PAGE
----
This is part one of my two-article series that demonstrates how to implement contract-first API design using Apicurio and Red Hat Fuse.  It covers how to create an OpenAPI standard document as the contract between API providers and consumers using Apicurio Studio. It also shows how to quickly create mock tests using Red Hat Fuse which is based on Camel.

There are two common approaches when it comes to creating APIs:

  • Code first (top-down)
  • Contract first (bottom-up)

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A Beginner’s Guide to Kubernetes (PodCTL Podcast #38)

If you aren’t following the OpenShift Blog, you might not be aware of the PodCTL podcast. It’s a free weekly tech podcast covering containers, kubernetes, and OpenShift hosted by Red Hat’s Brian Gracely (@bgracely) and Tyler Britten (@vmtyler). I’m reposting this episode here on the Red Hat Developer Blog because I think their realization is spot on—while early adopters might be deep into Kubernetes, many are just starting and could benefit from some insights.

Original Introduction from blog.openshift.com:

The Kubernetes community now has 10 releases (2.5 yrs) of software and experience. We just finished KubeCon Copenhagen, OpenShift Commons Gathering, and Red Hat Summit and we heard lots of companies talk about their deployments and journeys. But many of them took a while (12–18) months to get to where they are today. This feels like the “early adopters” and we’re beginning to get to the “crossing the chasm” part of the market. So thought we’d discuss some of the basics, lessons learned, and other things people could use to “fast-track” what they need to be successful with Kubernetes.

The podcast will always be available on the Red Hat OpenShift blog (search: #PodCTL), as well as on RSS FeedsiTunesGoogle PlayStitcherTuneIn, and all your favorite podcast players.

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Red Hat OpenShift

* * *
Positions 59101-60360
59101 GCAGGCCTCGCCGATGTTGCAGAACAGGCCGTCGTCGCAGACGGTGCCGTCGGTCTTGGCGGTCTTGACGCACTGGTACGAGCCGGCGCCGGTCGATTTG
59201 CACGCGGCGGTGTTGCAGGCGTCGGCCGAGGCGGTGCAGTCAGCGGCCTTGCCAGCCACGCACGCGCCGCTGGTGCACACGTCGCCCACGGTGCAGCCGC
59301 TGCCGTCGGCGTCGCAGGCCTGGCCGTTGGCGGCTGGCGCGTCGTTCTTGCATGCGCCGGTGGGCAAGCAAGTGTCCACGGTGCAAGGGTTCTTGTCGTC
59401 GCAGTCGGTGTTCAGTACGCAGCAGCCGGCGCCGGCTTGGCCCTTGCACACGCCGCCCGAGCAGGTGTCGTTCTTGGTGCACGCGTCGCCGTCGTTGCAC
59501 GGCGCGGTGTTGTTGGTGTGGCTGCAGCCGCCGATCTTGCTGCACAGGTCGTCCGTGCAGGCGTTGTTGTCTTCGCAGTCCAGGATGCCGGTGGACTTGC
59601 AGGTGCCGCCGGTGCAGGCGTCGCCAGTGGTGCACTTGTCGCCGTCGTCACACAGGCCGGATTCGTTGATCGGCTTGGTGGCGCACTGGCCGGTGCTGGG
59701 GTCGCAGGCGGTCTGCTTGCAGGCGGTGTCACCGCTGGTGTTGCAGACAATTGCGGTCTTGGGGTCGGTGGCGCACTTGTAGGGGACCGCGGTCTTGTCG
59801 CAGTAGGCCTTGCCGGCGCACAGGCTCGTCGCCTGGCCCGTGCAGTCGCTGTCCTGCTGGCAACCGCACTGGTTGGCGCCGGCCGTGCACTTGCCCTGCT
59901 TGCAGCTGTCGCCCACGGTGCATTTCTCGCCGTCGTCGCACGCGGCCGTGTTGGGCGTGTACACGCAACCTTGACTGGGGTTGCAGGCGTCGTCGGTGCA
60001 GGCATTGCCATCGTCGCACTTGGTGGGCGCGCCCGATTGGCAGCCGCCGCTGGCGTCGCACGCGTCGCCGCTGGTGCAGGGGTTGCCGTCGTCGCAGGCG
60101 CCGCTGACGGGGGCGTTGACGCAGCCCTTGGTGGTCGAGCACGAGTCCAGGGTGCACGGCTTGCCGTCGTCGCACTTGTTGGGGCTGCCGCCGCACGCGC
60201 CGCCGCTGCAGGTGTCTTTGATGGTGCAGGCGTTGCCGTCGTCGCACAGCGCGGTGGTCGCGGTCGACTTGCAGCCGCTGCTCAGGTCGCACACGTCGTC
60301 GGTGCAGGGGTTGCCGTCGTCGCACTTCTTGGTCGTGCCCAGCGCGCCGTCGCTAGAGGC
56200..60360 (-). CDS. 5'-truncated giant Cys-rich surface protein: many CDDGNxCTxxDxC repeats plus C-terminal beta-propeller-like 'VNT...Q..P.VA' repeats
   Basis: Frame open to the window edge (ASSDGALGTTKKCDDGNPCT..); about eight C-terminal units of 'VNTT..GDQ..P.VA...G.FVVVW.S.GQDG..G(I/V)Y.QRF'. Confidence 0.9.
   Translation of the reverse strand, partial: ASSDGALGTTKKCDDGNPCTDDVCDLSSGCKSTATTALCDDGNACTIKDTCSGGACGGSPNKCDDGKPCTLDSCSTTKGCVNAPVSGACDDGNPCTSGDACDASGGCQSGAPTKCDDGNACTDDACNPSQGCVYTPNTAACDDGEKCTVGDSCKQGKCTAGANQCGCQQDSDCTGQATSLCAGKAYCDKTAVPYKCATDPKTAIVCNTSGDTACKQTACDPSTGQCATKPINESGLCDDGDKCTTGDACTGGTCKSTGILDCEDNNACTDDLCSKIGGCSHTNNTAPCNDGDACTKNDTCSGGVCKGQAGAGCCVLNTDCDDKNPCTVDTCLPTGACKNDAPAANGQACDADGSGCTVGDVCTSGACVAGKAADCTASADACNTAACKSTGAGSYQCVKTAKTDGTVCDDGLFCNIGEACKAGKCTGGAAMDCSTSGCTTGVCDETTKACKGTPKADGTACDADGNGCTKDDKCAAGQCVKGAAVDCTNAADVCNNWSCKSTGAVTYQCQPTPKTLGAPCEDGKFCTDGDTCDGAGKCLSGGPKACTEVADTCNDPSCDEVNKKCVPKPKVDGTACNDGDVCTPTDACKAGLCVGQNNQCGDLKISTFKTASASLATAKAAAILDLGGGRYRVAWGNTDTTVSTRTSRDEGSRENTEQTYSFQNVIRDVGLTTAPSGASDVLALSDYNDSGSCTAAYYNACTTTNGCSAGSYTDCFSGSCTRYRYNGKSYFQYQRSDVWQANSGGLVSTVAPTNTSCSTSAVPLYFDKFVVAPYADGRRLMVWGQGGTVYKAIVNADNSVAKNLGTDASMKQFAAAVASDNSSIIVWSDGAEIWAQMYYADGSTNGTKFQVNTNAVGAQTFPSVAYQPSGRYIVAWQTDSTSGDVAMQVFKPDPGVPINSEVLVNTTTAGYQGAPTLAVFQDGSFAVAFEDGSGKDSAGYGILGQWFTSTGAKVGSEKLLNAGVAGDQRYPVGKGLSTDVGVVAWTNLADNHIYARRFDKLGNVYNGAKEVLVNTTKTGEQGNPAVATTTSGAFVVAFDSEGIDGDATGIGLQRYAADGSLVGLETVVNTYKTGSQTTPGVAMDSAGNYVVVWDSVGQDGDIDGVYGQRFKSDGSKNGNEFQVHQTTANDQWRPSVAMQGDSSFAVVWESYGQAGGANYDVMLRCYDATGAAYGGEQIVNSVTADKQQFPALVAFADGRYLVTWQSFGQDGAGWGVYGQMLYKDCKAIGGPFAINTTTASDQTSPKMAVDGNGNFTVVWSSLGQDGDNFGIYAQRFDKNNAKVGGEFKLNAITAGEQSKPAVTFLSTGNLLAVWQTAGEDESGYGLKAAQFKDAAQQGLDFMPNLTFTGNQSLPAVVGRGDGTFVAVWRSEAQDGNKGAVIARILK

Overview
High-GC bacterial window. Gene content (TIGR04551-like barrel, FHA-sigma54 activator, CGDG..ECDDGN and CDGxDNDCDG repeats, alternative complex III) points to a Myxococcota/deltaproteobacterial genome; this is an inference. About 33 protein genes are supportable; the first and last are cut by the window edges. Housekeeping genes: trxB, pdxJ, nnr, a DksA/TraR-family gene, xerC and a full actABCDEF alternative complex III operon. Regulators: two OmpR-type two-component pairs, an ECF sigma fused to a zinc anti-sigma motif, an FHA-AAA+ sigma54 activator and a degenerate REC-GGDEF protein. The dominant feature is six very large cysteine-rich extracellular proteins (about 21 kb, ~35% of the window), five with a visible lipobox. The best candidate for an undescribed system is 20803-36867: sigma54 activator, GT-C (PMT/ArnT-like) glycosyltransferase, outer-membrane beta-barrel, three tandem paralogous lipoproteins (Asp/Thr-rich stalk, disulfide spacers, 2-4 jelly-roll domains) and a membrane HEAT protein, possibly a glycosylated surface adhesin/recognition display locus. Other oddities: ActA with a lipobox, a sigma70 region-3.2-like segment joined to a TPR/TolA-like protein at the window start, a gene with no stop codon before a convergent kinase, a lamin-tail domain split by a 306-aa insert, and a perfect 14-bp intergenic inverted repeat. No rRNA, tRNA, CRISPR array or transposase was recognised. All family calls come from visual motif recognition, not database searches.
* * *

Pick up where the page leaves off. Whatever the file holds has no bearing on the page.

Using OpenShift to deploy .NET Core applications

Containers are the new way of deploying applications. They provide an efficient mechanism to deploy self-contained applications in a portable way across clouds and OS distributions. In this blog post we’ll look at what OpenShift brings for .NET Core specifically.

Kubernetes and OpenShift

Kubernetes is the de facto orchestrator for managing containerized applications. Google open-sourced Kubernetes in 2014 and Red Hat was one of the first companies to work with Google on Kubernetes. Red Hat is the 2nd leading contributor to the Kubernetes upstream project.

OpenShift is an open-source DevOps platform that is built on top of Kubernetes. It integrates directly with your application’s source code. This enables continuous integration/continuous deployment (CI/CD) workflows. Tools are available to scale and monitor your applications. The OpenShift Catalog makes it easy to setup middleware and databases. OpenShift comes with comprehensive documentation to install and manage your installation. It can run on-prem and on public clouds such as AWS, GCP and Azure.

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Why Kubernetes is The New Application Server